- Article by Peter Salhani
Mudgee architect Cameron Anderson talks with MEZZANINE about adjusting to country practice, heritage in a rural context, and Architects Outback, a new program taking architectural services ‘off road’.
So, I love the city but I also love the country. I established the Mudgee practice in 2011 after my wife Amber and I moved here, intending initially to take 12 months out to lend a hand on her family’s property. I’d been working in Sydney with Bates Smart and would travel to Mudgee every Friday night to work weekends on the farm, which was a great leveller. Having grown up in country Tasmania, I studied architecture at the University of Tasmania, then moved to Melbourne where I worked for several years with Hayball Architects. Even there we’d been thinking of a regional life longer term. The ambition was to provide quality contemporary regional architectural services and balance that with a country life.
It wasn’t the easiest of transitions. After five years in large commercial practices, jumping into solo practice working mostly on small residential projects was a big shift. In some respects, I’m still working it all out. I was lucky to get a great foundation at Hayball and Bates Smart in commercial, multi-residential, education and tourism projects by some inspiring individuals.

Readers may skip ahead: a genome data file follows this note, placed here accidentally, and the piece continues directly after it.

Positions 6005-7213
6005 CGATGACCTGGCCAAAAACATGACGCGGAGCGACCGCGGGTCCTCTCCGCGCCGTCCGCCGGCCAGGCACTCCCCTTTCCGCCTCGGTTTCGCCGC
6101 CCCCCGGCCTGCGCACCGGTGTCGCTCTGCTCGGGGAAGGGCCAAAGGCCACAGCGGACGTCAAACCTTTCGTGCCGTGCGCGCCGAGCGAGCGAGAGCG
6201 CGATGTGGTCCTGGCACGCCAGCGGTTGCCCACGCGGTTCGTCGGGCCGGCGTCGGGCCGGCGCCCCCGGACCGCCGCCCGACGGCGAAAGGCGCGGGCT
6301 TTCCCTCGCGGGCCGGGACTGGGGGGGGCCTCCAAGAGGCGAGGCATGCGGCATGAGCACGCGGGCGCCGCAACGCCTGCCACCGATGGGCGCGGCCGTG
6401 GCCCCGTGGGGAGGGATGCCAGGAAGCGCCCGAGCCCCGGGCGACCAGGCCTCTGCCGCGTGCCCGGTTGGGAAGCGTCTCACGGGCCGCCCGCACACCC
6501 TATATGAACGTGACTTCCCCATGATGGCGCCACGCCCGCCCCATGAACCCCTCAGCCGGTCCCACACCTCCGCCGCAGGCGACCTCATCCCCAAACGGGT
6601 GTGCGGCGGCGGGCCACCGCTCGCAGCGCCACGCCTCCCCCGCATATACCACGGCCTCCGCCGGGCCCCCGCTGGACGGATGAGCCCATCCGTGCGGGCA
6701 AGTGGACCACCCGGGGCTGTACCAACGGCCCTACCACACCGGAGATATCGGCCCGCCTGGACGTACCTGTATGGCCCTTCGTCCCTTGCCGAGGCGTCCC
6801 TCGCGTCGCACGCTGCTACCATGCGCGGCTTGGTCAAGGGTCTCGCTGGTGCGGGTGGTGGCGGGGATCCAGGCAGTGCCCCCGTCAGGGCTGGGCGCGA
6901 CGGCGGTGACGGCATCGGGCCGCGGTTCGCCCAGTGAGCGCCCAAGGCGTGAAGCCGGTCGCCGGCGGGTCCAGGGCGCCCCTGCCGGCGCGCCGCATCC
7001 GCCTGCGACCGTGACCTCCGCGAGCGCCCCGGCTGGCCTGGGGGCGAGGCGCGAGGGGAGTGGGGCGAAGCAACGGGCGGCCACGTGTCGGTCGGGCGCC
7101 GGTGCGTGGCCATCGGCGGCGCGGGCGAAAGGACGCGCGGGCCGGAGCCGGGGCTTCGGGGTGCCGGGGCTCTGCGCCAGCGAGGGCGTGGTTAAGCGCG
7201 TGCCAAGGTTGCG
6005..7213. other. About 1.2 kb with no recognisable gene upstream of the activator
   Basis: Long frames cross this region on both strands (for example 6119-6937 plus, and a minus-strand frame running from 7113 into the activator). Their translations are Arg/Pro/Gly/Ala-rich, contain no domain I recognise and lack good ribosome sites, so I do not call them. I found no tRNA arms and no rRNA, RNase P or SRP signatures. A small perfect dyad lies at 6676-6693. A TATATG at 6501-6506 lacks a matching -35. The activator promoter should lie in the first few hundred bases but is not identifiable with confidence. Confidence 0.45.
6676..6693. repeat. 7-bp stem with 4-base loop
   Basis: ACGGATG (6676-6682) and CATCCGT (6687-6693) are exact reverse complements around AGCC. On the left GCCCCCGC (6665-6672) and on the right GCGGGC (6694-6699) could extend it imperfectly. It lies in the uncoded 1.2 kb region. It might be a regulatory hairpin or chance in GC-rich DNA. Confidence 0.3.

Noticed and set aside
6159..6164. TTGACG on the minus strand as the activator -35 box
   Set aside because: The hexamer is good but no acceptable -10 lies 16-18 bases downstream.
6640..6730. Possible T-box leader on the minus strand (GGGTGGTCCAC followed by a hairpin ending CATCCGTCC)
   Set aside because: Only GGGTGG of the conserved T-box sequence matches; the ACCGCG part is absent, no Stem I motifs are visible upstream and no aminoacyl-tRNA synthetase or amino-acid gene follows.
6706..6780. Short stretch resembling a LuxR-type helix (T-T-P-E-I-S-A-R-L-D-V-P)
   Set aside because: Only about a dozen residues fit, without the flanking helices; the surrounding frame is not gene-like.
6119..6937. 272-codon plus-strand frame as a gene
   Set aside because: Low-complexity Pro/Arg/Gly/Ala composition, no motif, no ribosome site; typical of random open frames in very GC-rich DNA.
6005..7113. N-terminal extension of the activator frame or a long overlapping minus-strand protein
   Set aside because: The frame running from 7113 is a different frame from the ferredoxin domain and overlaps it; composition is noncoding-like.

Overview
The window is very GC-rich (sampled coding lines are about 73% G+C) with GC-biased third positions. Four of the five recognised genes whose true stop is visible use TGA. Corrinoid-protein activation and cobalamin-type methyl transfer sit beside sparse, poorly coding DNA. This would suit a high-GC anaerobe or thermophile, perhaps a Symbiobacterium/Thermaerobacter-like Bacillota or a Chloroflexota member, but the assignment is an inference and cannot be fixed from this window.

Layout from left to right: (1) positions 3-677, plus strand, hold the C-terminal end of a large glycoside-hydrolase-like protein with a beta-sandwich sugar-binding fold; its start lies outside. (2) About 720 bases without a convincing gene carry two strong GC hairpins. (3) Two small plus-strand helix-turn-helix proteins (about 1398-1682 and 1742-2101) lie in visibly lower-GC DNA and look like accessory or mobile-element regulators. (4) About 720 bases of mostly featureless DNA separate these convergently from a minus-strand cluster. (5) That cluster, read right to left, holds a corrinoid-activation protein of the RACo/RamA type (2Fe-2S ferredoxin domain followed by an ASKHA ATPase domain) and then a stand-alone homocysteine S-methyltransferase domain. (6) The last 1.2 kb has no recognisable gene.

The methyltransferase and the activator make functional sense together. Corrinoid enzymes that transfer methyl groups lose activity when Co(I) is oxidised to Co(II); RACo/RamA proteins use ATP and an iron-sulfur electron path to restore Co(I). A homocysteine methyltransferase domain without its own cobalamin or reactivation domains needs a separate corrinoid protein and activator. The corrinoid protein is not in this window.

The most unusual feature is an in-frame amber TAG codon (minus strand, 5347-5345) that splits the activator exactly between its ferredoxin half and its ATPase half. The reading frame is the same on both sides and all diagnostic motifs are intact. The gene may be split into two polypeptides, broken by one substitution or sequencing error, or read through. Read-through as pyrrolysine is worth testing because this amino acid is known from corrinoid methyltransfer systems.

They also taught me the importance of different skill sets – one of the single biggest challenges for small regional practices. I have a thing for diversification of project types and geographic spread, as well as in my professional and personal interests. It’s a cardinal rule of investment to diversify your assets, right? Why shouldn’t the same rule apply to your working life? I think regional practice lends itself to a better work–life balance. Involvement in the family farm and winery gives me a break from architecture and keeps me fresh. Having said that, juggling architecture and time on the road travelling between clients with framework and three children, sometimes seems more hectic than the city. But there’s a big difference in the frame of mind.
A benefit of that agricultural interest is that it helps me relate more sensitively and creatively to our agricultural clients. Remote or regional projects operate quite differently to urban scenarios, being intrinsically linked to farming outputs and the weather.
“Most of our projects interrogate similar themes: the rural vernacular, historical investigations, landscape, context (physical and social), and the natural environment.” – Cameron Anderson
Our main pillar of practice is residential, but we’re also involved in commercial, tourism and education projects. Apart from myself, the practice employs two part-timers – a graduate Jack White, and a student, Alex Martinek. Jack juggles architecture and his family’s Angus cattle stud. Alex is completing her architectural studies remotely. It’s great to share the journey with them, and certainly more productive. Testing your ideas in a studio setting is an important part of design; it gives you the confidence to push boundaries.